At Willmar Electric, we like to have fun. So, we include a daily educational piece during the office’s morning huddle. On Wednesday, the educational piece is typically an idiom. (An idiom is a group of words established by usage as having a meaning not deducible from those of the individual words).

Last week’s idiom was “all that and a bag of chips.” Somebody in our Willmar office submitted it.

I had never heard the phrase in my life.

Most people in the meeting hadn’t either. The slide in the PowerPoint went on to explain that the phrase meant “something very special.” As in, “She’s all that and a bag of chips!”

I said don’t you mean “all that and a box of chocolates?” Many understood what I was talking about, but the bag of chips crowd was convinced I made it up.

Some tried to say do you mean “life is like a box of chocolates?”

Nope. That is something different.

The world didn’t begin in 1991 when the phrase “bag of chips” supposedly did. Nor did the world start in 1994 when Forrest Gump said, “Life is like a box of chocolates.”

“All that and a box of chocolates” means something is extraordinary. It has my entire life. I use the phrase all the time. When I mentioned the phrase to my wife, Sue, she said, “You say that all the time.”

My mind quickly jumped to thinking this “bag of chips” crowd was stupid and uncouth. Why had they never heard my phrase? Why say a bag of chips?

A bag of chips is nothing special.

It’s the lazy side item brought by somebody who can’t cook or bake.

A box of chocolates is fancy. A person with so much money and free time they don’t buy candy bars. They buy fancy chocolates that come in a box. Chocolates with one flavor on the outside and another flavor on the inside. These people are so fancy that on the rare occasion they have chips, they serve them in a bowl and use tongs to get them out.

How can I co-exist in a world with these people? I grew up in the same town as the person who submitted the idiom. My daughter included it in the huddle slides and tried to claim she had heard the phrase before and that it was more common than my box of chocolates phrase.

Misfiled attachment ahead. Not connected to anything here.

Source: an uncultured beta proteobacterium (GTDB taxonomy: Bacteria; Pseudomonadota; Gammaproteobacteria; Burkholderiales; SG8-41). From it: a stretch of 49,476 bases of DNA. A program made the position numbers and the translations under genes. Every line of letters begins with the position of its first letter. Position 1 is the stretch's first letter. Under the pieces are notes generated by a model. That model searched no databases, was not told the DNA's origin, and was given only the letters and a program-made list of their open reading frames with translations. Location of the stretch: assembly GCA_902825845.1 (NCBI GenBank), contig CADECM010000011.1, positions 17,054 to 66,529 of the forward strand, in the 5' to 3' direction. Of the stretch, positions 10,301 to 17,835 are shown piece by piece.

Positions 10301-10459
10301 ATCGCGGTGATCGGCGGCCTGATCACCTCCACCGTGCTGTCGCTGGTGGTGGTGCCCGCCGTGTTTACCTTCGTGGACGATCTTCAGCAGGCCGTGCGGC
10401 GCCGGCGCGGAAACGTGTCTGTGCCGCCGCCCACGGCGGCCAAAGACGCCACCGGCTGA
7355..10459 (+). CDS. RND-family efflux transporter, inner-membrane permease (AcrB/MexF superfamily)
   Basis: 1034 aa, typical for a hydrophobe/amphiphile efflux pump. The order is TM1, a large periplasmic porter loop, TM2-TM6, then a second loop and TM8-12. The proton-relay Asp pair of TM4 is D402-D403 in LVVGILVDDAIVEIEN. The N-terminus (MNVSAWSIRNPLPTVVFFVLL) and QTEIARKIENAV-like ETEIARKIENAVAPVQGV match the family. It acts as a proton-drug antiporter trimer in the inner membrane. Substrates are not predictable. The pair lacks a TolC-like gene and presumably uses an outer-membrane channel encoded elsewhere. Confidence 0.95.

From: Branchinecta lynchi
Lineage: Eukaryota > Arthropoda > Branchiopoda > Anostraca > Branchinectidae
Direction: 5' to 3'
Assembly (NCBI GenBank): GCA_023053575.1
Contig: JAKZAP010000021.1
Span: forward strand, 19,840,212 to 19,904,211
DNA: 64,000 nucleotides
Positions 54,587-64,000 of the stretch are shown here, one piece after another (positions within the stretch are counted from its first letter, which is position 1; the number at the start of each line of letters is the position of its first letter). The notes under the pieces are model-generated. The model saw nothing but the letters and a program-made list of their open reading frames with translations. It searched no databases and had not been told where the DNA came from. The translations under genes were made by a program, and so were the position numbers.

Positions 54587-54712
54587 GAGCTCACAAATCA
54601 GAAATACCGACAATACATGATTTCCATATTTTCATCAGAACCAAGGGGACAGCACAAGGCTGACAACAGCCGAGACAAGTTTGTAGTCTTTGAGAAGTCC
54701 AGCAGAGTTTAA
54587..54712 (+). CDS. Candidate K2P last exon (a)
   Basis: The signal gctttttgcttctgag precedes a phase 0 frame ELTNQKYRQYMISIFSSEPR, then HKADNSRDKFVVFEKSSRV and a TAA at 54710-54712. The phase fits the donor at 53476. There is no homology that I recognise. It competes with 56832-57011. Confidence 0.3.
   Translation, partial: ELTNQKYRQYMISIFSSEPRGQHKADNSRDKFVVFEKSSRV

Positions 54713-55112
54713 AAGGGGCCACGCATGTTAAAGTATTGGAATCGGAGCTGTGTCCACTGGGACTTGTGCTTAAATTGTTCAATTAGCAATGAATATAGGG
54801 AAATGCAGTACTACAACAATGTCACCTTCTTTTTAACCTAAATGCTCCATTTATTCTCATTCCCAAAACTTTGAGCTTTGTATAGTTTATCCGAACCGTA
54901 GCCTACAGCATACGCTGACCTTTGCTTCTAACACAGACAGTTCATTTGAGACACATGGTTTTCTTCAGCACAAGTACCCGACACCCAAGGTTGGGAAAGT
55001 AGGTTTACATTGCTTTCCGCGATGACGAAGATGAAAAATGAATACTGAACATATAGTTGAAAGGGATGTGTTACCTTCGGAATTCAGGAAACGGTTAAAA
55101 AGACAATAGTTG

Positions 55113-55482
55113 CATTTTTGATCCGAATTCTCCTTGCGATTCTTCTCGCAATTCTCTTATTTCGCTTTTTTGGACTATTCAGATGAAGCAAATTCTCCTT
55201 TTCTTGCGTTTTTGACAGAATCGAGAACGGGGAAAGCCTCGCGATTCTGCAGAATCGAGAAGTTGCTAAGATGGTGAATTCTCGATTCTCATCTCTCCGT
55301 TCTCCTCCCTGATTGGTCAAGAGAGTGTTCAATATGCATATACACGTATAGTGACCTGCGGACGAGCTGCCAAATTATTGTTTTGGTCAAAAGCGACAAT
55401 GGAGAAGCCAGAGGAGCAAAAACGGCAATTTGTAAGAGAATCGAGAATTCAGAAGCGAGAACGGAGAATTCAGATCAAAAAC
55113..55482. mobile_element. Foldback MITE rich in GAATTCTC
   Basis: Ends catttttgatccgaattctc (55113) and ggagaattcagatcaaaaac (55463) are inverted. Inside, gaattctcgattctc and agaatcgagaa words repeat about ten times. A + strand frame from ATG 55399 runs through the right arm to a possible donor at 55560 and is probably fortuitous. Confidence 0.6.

You might wonder where I am going with all this talk about chips, chocolates, and my superiority.

You might think I am being hard on the young people who live and use the phrase “All that and a bag of chips.”

But am I? How different is it than people who do the same thing with other people on different topics?

(In case you’re wondering, I am having fun with this “controversy”).

The same way I do when I mock a person who drives a Ford, drinks Pepsi products, or eats Jiffy peanut butter. It is all in fun. What you drive, drink, and eat doesn’t define you. It defines what you drive, drink, and eat. Be careful if it bothers you when people give you a hard time about these things. It is mainly somebody giving you a hard time. If unsure, ask them, “Do you really think you’re better than me because I drink Pepsi and you drink Coke?” I wonder if you will because reading the statement shows how silly the concept is and would discourage you from asking.

The issue is when we take more significant and less controllable items and use them to judge people.

I must constantly remind myself not to jump to conclusions based on trivial things. It’s not easy. There is a word for it: stereotyping.

Stereotyping is significantly limiting not just to the victim but to the person who is doing the stereotyping.

Just because someone isn’t all that and a box of chocolates doesn’t mean they aren’t something extra special. They might be all that and a bag of chips.